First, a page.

An Article by Mike Pavasovic
BACK in September, a significant club anniversary passed by unnoticed. It was 40 years since George Oghani first took the field for us. For many of those who remember him, he will always remain Hyde United’s greatest player.
George was signed at a time when black lads were only just starting to come through at the top level. Viv Anderson was playing for Notts Forest and England, while West Brom led the way with the so-called Three Degrees: Brendon Batson, Laurie Cunningham and Cyrille Regis.
So you can imagine the chatter among the fans before the 1-1 draw at Burscough when they learned the Tigers had signed their first black player. All we knew was that he was a young lad and had come from Bury. We didn’t even know how to pronounce his name. I wrongly assumed he was called “Ogany” as in mahogany. It didn’t take long for us to get to know him well.
George had been recommended to Hyde United by John Heap who had been secretary at Ewen Fields before moving to Gigg Lane. George, by his own admission, was a troubled youth. He might easily have slipped into a life of crime but was saved by football, by Hyde United, and, unlikely as it might sound, by Tigers manager Les Sutton.
Sutty and George had, shall we say, a tempestuous relationship. They often came close to blows in the dressing room and on more than one occasion George ripped off his shirt and insisted he wouldn’t go out for the second half. Yet he always did. And his relationship with Les, whom he clearly saw as a father figure, is still strong today.
It took seven games before George got on the scoresheet but his ability quickly became apparent. Not only was he fast and skilful, but he was strong and fearless too. By the end of the season he had hit 14 goals and come to embody the rebirth of Hyde United. In 1970, the club was on life-support having almost bankrupted itself by spending two seasons in the new Northern Premier League. As the 1980-81 campaign started the Tigers were about to reassert themselves as a power in non-league football with George Oghani leading the way.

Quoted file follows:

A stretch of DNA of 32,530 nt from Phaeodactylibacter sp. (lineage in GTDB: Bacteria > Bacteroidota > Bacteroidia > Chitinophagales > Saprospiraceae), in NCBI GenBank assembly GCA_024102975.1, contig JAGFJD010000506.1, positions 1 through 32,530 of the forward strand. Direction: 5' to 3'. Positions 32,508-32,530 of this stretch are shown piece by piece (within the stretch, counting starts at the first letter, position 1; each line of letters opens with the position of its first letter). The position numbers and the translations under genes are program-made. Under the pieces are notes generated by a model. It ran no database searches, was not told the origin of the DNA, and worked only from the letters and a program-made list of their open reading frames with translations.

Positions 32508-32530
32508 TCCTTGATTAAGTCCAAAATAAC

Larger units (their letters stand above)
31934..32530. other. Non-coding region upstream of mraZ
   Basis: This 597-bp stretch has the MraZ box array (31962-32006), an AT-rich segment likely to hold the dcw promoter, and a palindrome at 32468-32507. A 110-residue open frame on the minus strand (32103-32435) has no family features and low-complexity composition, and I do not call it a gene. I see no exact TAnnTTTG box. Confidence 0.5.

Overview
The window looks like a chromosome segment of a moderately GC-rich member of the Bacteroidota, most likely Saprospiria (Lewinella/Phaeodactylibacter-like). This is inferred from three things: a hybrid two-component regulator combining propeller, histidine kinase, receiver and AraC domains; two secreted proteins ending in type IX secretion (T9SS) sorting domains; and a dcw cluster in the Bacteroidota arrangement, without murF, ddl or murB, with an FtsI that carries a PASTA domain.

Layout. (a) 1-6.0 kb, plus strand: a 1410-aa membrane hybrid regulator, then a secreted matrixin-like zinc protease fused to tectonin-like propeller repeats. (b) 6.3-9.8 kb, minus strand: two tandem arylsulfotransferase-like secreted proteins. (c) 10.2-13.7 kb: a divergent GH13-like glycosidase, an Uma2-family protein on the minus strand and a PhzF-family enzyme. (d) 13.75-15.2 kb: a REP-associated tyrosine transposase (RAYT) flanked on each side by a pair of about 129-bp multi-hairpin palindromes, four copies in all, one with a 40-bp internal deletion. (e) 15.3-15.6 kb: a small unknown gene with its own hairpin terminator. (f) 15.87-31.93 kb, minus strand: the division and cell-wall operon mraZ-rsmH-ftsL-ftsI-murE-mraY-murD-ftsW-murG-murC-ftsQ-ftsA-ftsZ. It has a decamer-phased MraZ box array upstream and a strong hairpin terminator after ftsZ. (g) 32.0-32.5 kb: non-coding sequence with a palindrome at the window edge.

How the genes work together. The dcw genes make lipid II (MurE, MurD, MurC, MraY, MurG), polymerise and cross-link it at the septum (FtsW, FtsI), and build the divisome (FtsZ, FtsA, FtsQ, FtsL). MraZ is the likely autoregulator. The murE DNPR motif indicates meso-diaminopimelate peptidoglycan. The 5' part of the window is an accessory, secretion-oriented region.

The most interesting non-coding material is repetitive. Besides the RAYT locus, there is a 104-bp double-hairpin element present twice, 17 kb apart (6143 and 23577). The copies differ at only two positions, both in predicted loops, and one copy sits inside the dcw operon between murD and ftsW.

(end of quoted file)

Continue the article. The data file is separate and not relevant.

He was top scorer in the following three seasons with 19, 32 and 28 goals respectively including five hat-tricks. His most notable performance possibly came in 3-0 FA Cup victory over Runcorn — then a major force — after which he was whisked away to Burnden Park and signed for Bolton Wanderers. Pete O’Brien brought him back to Ewen Fields for one final match on New Year’s Eve, 1989.
George will always be a Hyde United legend for people of my generation. If we had a hall of fame, he would surely be the first person in it ahead of the many other stars we’ve had since day-one way back in 1885. He personifies the inclusivity we’re so proud of, and the entertaining and attacking football we hold so dear.
If you never got the chance to see George play, just ask your nearest supporter who’s 55-plus. There are so many stories to tell of his prowess and the victories he led us to. It’s always great to see him on his periodic visits, usually with Tony Steenson and Les Sutton.
For the record, black players have been in the English game since at least 1889 when Arthur Wharton signed professional forms at Rotherham Town. The comedian Charlie Williams played for Doncaster in the Fifties. Dennis Walker made one appearance for Manchester United at the end of the 1962-63 season, while Albert Johanneson appeared on the wing for Leeds soon after, and Clyde Best was a striker for West Ham from 1968 to 1975.